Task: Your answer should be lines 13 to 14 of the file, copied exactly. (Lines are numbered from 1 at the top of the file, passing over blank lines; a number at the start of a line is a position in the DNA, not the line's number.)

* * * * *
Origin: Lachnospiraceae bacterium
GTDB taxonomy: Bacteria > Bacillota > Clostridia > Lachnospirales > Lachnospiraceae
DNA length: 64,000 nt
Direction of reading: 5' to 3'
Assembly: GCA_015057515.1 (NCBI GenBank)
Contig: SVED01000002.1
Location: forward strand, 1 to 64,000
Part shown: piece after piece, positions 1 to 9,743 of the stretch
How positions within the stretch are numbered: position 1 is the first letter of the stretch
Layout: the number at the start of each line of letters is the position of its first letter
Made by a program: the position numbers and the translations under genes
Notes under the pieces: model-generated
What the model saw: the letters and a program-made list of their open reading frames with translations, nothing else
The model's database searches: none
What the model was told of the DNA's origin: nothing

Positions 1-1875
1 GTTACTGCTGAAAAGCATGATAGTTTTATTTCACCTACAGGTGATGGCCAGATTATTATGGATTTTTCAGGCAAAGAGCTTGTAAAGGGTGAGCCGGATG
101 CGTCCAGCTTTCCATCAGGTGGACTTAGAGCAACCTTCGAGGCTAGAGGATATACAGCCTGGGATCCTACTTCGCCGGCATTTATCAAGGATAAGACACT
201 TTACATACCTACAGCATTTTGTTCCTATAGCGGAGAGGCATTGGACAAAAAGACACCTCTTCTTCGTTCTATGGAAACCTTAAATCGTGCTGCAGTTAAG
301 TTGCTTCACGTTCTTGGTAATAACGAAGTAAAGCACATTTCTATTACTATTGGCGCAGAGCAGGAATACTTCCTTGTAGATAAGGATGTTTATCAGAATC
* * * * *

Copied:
What the model saw: the letters and a program-made list of their open reading frames with translations, nothing else
The model's database searches: none